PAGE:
Experts from the CEO of Aero Consulting Experts and retired pilots said MH370 pilots were believed to be turning back to land at Penang Airport, Malaysia, when the plane caught fire.
Last week former United Airlines captain Ross Aimer claimed the Boeing 777-200 suddenly turned left because of a plane fire.
Aimer suspects the plane turned again to the left or south to the south of the Indian Ocean.
MH370 lost contact for around 40 minutes during his flight from Kuala Lumpur to Beijing on March 8, 2014.
Inmarsat satellite data shows MH370 turning left and flying across Peninsular Malaysia, where investigators claim MH370 turned left again and crashed into the Indian Ocean west of Australia after running out of fuel.
Aimer, who has 40 years of flight experience, believes the possible scenario is a 221-kilogram lithium battery in a burning cargo.
He suspected that a fire killed the flight crew in the air before the Malaysia Airlines plane flew for hours with an automatic pilot on fire.
Aimer, who once flew the Shah of Iran, said MH370 would not be able to land at Penang Airport with an automatic pilot without pilot control.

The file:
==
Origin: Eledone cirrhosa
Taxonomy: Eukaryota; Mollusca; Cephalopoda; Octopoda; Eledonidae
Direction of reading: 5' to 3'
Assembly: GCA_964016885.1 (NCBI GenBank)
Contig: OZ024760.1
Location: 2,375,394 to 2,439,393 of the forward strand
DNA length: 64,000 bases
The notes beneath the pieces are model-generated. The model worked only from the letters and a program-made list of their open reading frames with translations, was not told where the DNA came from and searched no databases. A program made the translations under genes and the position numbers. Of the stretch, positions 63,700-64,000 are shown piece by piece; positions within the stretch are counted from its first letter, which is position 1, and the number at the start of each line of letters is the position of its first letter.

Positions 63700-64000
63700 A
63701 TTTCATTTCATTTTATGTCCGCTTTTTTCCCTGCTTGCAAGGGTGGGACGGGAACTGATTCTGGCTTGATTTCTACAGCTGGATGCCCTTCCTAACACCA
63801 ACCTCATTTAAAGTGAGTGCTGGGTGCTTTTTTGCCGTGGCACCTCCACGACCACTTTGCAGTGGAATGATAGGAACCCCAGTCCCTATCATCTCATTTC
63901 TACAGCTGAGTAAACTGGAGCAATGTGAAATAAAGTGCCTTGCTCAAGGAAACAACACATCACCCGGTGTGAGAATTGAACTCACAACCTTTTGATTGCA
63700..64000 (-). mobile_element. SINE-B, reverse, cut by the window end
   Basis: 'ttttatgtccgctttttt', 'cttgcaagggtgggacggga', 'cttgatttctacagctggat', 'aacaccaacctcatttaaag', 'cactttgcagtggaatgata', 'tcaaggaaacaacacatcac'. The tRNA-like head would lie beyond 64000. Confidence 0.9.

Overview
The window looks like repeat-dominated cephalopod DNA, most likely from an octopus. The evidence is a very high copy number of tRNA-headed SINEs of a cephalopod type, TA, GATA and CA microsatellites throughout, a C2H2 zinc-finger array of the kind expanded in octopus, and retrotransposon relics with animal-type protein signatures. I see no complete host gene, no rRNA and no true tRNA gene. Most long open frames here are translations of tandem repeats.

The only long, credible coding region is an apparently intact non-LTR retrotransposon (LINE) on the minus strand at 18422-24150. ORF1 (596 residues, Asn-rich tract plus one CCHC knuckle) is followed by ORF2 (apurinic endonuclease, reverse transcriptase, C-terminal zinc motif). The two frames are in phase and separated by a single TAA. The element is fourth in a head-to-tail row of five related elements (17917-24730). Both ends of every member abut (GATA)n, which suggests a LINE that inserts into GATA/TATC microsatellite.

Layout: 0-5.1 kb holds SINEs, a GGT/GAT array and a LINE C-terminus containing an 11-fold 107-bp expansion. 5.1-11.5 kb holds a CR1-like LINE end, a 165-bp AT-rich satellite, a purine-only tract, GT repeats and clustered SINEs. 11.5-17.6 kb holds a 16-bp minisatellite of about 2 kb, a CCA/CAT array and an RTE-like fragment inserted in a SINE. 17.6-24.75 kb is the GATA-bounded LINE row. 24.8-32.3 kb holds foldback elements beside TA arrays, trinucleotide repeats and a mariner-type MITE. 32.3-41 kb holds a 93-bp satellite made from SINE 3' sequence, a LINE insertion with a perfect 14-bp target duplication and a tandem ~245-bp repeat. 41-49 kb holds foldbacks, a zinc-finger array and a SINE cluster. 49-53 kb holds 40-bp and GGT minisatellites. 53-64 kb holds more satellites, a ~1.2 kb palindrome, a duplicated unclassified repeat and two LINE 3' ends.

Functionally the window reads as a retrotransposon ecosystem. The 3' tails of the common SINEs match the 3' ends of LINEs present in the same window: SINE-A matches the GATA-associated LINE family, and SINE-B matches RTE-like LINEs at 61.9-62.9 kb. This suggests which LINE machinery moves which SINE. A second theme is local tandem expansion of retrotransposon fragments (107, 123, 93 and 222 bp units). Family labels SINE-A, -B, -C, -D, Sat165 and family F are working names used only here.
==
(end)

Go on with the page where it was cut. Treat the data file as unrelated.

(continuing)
According to Aimer it was very dangerous if the fire entered the oxygen system, and this was the worst thing that could happen because the crew had no chance.
By itself, without a pilot, the plane cannot land. If the pilot is still alive and they can program the automatic pilot to land at the airport, Aimer said.
A number of theories reveal the Boeing 777 captain, Zahari Ahmad Shah, said goodbye emotionally during his last contact, because this was his hometown before accidentally crashing a plane into the sea.
A year after disappearing, the theory put forward by Simon Hardy, flight pilot and instructor, was supported by David Learmount from Flight Magazine.
“Since Captain Simon Hardy revealed in Flightglobal / Flight International his estimate of where Malaysia Airlines Flight MH370 is likely to stop, the Australian Transportation Security Bureau (ATSB), which leads the MH370 search team, has spoken at length for him,” said David Learmount.
But ATSB failed to find the MH370 aircraft and the Malaysian Ministry of Transportation also said they did not know what had happened to the unfortunate aircraft.